Women with early stage breast cancer increasingly choose breast conservation therapy (BCT). In the BCT option, the cancerous tumor is surgically removed in a procedure known as lumpectomy. Following a lumpectomy, most women undergo whole breast irradiation (WBI), which includes a very important “boost” phase. The boost dose is an important component of the full course of radiation therapy and is delivered to the tissue adjacent to the surgical excision site, a region from which most recurrences originate. The added boost dose to the surgical margin has been shown to provide additional protection against recurrence.
AccuBoost is designed to target and deliver the all-important boost dose accurately and reliably. The AccuBoost system is an image-guided radiation therapy (IGRT) technique that uses noninvasive high-dose rate (HDR) brachytherapy to deliver a focused dose to the lumpectomy site. By virtue of directly and precisely targeting the treatment area, patients who have used the AccuBoost system have less reddening of the skin.
Your radiation oncologist may decide that your cancer should be treated with brachytherapy. Radioactive seeds or sources are placed in or near the tumor itself, giving a high radiation dose to the tumor while reducing the radiation exposure in the surrounding healthy tissues. The term “brachy” is Greek for short distance. Brachytherapy is radiation therapy given at a short distance: localized, precise and high-tech.
Breast brachytherapy is an advanced radiation therapy used in breast cancer treatment that targets the tumor bed and limits radiation exposure to healthy tissue. This form of breast cancer treatment is typically performed in 5-8 days versus the usually 6 weeks of external beam treatment. Your surgeon will insert either a Mammosite® or Savi® balloon in to the lumpectomy cavity through a small incision in your breast.
Unlike other forms of radiosurgery, this latest generation of the CyberKnife offers an unprecedented ability to precisely target tumors while sparing damage to surrounding healthy tissue.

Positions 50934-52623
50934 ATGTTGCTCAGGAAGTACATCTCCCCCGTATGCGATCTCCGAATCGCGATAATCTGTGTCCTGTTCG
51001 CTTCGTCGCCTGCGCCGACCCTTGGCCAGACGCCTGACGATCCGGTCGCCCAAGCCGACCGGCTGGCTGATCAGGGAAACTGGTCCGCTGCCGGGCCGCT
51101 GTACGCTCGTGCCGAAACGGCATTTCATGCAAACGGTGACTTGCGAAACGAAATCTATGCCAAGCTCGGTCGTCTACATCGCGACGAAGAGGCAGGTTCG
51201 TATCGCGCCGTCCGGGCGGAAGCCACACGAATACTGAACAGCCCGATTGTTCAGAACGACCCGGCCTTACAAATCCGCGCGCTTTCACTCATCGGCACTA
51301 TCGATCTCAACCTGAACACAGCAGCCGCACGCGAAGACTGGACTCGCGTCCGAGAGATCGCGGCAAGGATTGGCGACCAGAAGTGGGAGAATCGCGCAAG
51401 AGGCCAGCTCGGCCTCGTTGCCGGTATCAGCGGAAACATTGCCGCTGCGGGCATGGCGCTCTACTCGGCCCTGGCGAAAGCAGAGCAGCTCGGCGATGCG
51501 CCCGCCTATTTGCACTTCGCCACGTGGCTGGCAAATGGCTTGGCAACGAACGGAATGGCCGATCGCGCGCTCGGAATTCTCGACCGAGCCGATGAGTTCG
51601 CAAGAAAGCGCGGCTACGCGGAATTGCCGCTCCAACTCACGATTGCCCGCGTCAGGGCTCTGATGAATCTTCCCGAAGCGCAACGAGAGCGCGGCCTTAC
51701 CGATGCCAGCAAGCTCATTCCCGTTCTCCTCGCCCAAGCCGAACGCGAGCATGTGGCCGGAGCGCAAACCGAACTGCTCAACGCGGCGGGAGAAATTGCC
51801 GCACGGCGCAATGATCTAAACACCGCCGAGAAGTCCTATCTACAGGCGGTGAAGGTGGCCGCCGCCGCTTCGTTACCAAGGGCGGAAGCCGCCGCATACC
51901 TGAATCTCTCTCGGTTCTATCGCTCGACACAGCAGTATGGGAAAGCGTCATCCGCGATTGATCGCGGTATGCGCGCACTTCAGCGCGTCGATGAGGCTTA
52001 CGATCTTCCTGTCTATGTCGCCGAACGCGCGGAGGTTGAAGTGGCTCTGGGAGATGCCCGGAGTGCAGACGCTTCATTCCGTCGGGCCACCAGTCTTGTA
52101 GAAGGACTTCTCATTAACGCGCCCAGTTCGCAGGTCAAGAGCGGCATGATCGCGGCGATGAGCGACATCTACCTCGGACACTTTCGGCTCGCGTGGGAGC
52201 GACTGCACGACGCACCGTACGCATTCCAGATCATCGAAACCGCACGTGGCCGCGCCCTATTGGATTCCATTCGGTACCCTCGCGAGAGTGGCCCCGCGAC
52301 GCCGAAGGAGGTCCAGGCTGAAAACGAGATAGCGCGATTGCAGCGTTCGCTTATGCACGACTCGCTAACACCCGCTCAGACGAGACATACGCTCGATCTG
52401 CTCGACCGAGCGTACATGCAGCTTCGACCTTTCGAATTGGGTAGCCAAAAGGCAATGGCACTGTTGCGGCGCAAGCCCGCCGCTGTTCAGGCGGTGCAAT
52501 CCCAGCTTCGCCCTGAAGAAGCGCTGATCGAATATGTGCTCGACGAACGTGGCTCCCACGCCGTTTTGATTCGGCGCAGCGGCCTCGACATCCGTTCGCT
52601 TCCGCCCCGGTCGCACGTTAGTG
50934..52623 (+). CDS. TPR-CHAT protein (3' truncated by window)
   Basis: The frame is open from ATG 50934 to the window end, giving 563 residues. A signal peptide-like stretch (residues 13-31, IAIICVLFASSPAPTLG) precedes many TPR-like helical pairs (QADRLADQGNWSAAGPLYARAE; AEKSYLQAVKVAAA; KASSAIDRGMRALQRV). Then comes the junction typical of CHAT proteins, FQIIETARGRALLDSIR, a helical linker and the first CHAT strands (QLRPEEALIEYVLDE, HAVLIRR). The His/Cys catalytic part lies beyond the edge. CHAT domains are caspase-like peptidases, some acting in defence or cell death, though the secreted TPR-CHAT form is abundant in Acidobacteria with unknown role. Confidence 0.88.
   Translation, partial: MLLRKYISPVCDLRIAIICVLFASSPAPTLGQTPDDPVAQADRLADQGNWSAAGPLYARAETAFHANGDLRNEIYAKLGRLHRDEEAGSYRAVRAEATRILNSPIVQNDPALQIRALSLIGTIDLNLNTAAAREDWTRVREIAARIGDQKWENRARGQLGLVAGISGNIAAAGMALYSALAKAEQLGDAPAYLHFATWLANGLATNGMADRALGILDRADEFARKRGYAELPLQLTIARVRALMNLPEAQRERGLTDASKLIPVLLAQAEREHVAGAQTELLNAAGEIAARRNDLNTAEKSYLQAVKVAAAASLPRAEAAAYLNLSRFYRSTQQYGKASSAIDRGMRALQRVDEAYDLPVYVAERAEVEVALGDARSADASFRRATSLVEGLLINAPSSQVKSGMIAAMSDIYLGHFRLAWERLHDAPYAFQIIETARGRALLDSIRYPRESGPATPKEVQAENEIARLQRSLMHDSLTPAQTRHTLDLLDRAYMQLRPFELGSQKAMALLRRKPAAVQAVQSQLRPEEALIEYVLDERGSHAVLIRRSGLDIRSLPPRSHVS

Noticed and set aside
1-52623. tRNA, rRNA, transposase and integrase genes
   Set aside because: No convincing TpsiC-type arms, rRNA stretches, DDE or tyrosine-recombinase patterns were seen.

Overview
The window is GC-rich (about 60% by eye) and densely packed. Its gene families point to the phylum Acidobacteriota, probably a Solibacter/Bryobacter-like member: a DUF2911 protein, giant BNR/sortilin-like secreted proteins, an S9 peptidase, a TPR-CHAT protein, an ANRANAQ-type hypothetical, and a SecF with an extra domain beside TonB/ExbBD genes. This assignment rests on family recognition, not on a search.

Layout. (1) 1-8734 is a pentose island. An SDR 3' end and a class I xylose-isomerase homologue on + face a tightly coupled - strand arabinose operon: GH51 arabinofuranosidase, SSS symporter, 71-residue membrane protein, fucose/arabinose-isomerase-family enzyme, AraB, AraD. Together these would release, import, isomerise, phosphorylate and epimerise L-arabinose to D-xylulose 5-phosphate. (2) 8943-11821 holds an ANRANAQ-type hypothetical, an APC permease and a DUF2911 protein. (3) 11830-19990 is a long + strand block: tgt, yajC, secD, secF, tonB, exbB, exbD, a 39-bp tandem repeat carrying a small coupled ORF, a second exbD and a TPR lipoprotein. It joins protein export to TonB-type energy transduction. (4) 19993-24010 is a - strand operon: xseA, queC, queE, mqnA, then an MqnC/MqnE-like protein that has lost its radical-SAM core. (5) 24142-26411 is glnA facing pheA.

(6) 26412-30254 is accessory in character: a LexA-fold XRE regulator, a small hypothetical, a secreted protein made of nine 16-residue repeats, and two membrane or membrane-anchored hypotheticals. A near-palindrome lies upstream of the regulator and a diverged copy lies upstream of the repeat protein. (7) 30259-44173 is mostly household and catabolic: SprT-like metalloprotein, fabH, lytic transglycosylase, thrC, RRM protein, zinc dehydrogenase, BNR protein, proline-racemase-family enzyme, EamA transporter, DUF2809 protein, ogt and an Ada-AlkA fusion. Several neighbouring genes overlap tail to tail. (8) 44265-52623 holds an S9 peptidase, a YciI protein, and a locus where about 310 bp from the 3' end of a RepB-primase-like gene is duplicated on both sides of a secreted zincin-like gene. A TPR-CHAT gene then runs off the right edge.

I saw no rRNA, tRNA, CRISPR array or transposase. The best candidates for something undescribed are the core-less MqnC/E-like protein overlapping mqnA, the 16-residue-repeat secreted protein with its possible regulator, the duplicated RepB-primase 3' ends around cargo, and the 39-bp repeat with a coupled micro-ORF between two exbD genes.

What makes this version of the CyberKnife so unique – and so effective – is its ability to continuously track and attack the tumor as it shifts during therapy due to patient movement or respiration.
Zevulin, Bexxar and Quadramet are the drug therapies offered at the Eugene M. & Christine E. Lynn Cancer Institute.
DVS: Dose Verification System
DVS radiation dosimeters are placed near the tumor or tumor bed and/or surrounding normal tissue. Each day, DVS measures the radiation a patient receives; the physician can then confirm that the radiation dose is within the prescribed range. Placement of the DVS will be performed by the radiation oncologist.
IGRT: Image Guided Radiation Therapy
In IGRT, repeated imaging scans are performed during treatment. These imaging scans are processed by computers to identify changes in a tumor’s size and location due to treatment and to allow the position of the patient to be adjusted during treatment as needed. Imaging increases the accuracy of radiation treatment delivery. Fiducial markers may be placed internally for alignment, if that is the physician’s recommendation.
IMRT: Intensity Modulated Radiation Therapy
IMRT uses hundreds of tiny radiation beam-shaping devices, called collimators, to deliver a single dose of radiation. The collimators can be stationary or can move during treatment, allowing the intensity of the radiation beams to change during treatment sessions. This kind of dose modulation allows different areas of a tumor or nearby tissues to receive different doses of radiation.